Utes will need tough defense for Jacquizz

By Marco Villano, Staff Writer

The Utah defense has shut down its opponents’ running games all season, but Thursday might be a different story as it faces its toughest test to date.

Oregon State’s Jacquizz Rodgers has come out of nowhere to become one of the country’s elite running backs in college football. The 5-foot-6-inch, 180-pound running back is ranked No. 14 in the nation in rushing yards with an average of 112 yards per game. What makes this tiny, true freshman such a struggle to defend?

When people think of good running backs, size and speed are a huge factor. On paper, Rodgers doesn’t really have either of those. Although he’s short, he isn’t bulging out of his pads like other vertically-challenged running backs. For Rodgers, what’s on paper doesn’t hold entirely true come game time.

“Their main running back (Jacquizz Rodgers) is extremely productive, he’s strong and quick,” said head coach Kyle Whittingham. “We’ve got to focus on slowing him down.”

Scout.com evaluated Rodgers and his strengths. The Web site said he runs with amazing power and has great leg drive. He gains a lot of yards just from pure effort. Defenses wouldn’t expect him to be a powerful runner because of his size, but his legs never stop moving.

“He is like all great backs8212;when nothing is there, he will find a way to make yards,” Whittingham said.

Last week against USC, even after hitting the hole and exposing himself to one of the best linebacker and secondary corps in the country, Rodgers made tacklers miss with either his agility, or his flat-out ability to break tackles.

Now it’s time for him to go up against one of the best rushing defenses in the country, the No. 5 ranked Utes.

If the Utes plan on stopping Rodgers, they will have to pick him out of the crowd when he’s running through the middle. His size allows him to hide behind Oregon State’s immense offensive line, which has become one of the best in college football this season, and bounce around like a pinball.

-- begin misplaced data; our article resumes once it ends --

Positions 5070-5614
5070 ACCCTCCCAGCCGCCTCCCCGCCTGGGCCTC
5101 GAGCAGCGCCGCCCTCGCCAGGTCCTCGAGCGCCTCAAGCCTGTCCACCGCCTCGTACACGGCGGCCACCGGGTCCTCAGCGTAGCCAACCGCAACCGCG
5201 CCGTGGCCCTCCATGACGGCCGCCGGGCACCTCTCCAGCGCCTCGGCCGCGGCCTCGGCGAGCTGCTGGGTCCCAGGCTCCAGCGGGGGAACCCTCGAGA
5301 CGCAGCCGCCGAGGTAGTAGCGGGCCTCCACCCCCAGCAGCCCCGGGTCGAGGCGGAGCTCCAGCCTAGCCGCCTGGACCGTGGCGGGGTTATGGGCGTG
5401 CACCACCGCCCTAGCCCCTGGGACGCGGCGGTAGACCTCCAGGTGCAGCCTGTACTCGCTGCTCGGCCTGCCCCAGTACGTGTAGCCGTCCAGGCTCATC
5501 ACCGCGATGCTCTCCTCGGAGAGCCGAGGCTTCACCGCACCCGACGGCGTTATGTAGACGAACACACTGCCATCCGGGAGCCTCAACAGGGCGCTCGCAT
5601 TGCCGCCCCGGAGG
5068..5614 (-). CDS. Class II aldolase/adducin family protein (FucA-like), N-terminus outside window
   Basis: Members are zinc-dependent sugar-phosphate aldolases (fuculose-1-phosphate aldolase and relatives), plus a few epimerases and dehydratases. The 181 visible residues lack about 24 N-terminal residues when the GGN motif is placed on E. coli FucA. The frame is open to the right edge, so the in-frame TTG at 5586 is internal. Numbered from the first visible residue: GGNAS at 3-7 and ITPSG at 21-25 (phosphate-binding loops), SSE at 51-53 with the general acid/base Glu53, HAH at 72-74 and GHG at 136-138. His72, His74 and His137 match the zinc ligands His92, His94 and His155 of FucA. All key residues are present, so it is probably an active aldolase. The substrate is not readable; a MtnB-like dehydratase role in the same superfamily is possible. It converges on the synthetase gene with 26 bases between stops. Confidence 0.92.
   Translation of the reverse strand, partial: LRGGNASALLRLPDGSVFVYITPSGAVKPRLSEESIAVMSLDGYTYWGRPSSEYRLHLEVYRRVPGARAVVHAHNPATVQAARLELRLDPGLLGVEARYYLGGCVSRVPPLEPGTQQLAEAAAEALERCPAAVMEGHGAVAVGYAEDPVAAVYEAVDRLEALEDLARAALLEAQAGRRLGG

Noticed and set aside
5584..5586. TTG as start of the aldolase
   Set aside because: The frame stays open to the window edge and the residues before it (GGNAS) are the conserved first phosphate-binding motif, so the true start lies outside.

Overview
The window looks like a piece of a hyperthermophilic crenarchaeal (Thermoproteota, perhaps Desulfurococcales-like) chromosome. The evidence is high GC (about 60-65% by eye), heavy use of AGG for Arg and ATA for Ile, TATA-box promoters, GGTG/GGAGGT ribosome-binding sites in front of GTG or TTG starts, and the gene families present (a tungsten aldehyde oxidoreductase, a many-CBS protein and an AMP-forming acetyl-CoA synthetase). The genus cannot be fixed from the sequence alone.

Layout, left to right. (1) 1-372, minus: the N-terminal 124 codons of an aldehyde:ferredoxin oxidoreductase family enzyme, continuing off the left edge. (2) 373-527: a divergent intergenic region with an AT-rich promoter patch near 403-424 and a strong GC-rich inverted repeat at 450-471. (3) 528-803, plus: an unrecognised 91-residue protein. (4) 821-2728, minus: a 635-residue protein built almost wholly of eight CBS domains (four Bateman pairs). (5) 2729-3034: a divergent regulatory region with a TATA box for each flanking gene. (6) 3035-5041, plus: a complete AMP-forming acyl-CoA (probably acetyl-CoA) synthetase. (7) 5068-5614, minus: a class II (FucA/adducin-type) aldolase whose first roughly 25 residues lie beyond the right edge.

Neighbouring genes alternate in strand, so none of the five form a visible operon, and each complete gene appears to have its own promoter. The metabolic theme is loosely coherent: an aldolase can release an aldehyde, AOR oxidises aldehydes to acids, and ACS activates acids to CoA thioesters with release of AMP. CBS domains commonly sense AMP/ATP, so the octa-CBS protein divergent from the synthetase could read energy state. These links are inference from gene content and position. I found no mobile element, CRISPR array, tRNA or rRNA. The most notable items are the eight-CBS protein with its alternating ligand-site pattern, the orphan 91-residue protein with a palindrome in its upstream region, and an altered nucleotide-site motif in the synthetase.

The Utes defense understands that, although he might be hard to find, he has to run somewhere. If the defense sticks to its assignments it can better contain Rodgers.

“We just gotta be gap sound,” said strong safety Joe Dale. “He has to hit some hole and as long as we fill out our gaps, then no matter where he goes we’ll be there.”

The Utes’ defense has held its opponents to 60 rushing yards per game. That number would be much smaller if it weren’t for UNLV, who rushed for 129 yards in the second game of the season.

Utah’s size might be a huge factor in this game due to the fact that Oregon State’s line is massive. Rodgers has the ability to cut between the guards and tackles because of his great first step.

“We’ve gotta be creative and do some things to try to keep those offensive linemen a little bit off balance,” said defensive coordinator Gary Andersen. “If we just sit in there and let the linemen tee off on us, then that’s going to give us some real problems.”

The defense for the U has already shut down one of the best rushing offenses in the country this season in Air Force. The Falcons were ranked sixth in the country in rushing up to that point, but could only squeak out 53 yards against the U.

“We’ve obviously faced a very difficult challenge in the team as far as running goes with Air Force,” Anderson said. “But (Oregon State) is a completely different animal than that.”

[email protected]